The Romans were not homosexuals. Few in today’s world realize it, but the very concept is one created in the 19th century. For the Greeks and Romans, the sex of one’s sexual partner was of very little interest, what they were interested in was whether one played the active or passive role.
Gibbon was not so much anti-Catholic as he was anti-Christian. It’s been several decades since I read him, but I believe he blamed the Decline and Fall primarily on the rise of Christianity, which I think is more than a little silly. Constantine used the faith as a mechanism to bring the Empire back to life for almost two centuries.
Gibbon’s history criticized the Catholic Church primarily because there weren’t any Protestants around for him to criticize during the period about which he wrote. Also, of course, because there was a lot to validly criticize in the medieval and Renaissance Church. He was even more critical of the Byzantines and Orthodox than of Catholics.
I find the notion that Popes have some sort of special blood relationship with Romans a little odd. Western civilization as a whole owes an enormous debt to the Romans, but I don’t particularly see why the Popes have any more of a claim to Romanity than other western rulers, other than geographically. And of course the later Roman Empire wasn’t really based in the City of Rome at all, which was mostly of historical interest over at least the last two centuries. Roman meant an inhabitant of the Empire, or at least the educated classes, not a citizen of the City. Few of the later Emperors had any particular connection to Rome or Italy.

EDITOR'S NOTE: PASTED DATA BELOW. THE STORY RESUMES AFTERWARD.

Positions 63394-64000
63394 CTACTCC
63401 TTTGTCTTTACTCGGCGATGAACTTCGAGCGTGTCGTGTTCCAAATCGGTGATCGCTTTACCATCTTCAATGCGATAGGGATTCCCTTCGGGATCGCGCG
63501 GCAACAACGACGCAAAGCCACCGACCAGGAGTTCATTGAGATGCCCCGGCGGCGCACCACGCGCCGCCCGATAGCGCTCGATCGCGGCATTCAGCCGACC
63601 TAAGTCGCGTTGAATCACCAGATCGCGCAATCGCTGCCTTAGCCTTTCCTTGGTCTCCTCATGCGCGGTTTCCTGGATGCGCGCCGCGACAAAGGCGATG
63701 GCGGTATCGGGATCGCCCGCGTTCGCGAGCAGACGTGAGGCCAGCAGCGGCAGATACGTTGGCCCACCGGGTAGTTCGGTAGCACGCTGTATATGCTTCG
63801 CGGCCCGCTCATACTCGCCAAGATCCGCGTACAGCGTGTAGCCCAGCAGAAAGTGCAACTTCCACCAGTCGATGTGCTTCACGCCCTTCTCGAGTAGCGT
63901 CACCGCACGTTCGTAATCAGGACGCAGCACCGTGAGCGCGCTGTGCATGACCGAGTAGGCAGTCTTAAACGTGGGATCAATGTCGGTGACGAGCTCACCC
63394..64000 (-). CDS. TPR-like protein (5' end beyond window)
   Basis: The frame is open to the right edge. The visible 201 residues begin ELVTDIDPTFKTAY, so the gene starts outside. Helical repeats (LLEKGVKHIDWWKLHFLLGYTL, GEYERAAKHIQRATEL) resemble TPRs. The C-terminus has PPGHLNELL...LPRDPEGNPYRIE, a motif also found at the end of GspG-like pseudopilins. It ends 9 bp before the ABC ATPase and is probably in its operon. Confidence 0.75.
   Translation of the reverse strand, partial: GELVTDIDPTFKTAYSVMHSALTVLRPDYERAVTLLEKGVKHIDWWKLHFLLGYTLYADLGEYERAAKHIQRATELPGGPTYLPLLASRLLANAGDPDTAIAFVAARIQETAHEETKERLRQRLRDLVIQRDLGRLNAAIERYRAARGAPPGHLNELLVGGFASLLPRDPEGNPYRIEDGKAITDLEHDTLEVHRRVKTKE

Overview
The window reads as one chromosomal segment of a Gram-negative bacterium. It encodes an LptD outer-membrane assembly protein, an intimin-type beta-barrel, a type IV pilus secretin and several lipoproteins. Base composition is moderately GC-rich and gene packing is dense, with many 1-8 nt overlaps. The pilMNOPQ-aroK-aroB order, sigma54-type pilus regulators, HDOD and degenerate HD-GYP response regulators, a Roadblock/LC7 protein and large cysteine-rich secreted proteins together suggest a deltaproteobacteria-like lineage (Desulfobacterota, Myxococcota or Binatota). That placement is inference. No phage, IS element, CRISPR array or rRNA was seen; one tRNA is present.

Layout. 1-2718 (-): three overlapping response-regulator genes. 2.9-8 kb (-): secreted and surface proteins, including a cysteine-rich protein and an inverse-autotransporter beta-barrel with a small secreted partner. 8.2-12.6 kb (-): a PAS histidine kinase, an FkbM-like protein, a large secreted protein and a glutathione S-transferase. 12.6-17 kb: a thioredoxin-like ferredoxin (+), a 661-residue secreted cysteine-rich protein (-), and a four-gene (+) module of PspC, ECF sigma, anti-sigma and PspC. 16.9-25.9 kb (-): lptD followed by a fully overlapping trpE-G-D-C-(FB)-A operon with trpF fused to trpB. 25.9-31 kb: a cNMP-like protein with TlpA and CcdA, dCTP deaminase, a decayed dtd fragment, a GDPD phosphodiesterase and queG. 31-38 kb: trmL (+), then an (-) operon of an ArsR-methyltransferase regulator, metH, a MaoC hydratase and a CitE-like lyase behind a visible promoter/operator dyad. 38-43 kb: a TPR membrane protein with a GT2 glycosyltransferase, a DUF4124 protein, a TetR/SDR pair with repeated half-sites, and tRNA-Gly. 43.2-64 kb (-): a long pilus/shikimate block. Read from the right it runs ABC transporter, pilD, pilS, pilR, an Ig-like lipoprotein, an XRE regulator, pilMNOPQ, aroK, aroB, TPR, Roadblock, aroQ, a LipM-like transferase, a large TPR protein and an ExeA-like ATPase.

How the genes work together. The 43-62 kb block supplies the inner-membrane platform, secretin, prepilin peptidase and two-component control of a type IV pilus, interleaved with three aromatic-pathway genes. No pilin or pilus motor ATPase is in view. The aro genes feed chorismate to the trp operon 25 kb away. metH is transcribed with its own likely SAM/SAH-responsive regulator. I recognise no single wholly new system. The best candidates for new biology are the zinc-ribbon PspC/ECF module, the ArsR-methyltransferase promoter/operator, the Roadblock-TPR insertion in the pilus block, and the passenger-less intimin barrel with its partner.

In 1900 the four most powerful monarchs of the world all carried titles that were variants on Caesar. Two Kaisers, a Tsar, and a Kaisar-i-Hind (Emperor of India). With of course all sorts of small fry with similar pretensions.
I suspect Gibbon knew a great deal more about the primary sources than you do, especially since you seem to be more anxious to defend what you for some obscure reason see as a slur on the honor of the Romans/Catholics.
I think we should keep in mind that apparently just about all the ancient “historians” lied with astonishing freedom. The notion that history is supposed to present an unbiased version of the past is another modern one.
Not that modern historians don’t slant their presentations, they’re just not open about it like the ancients were.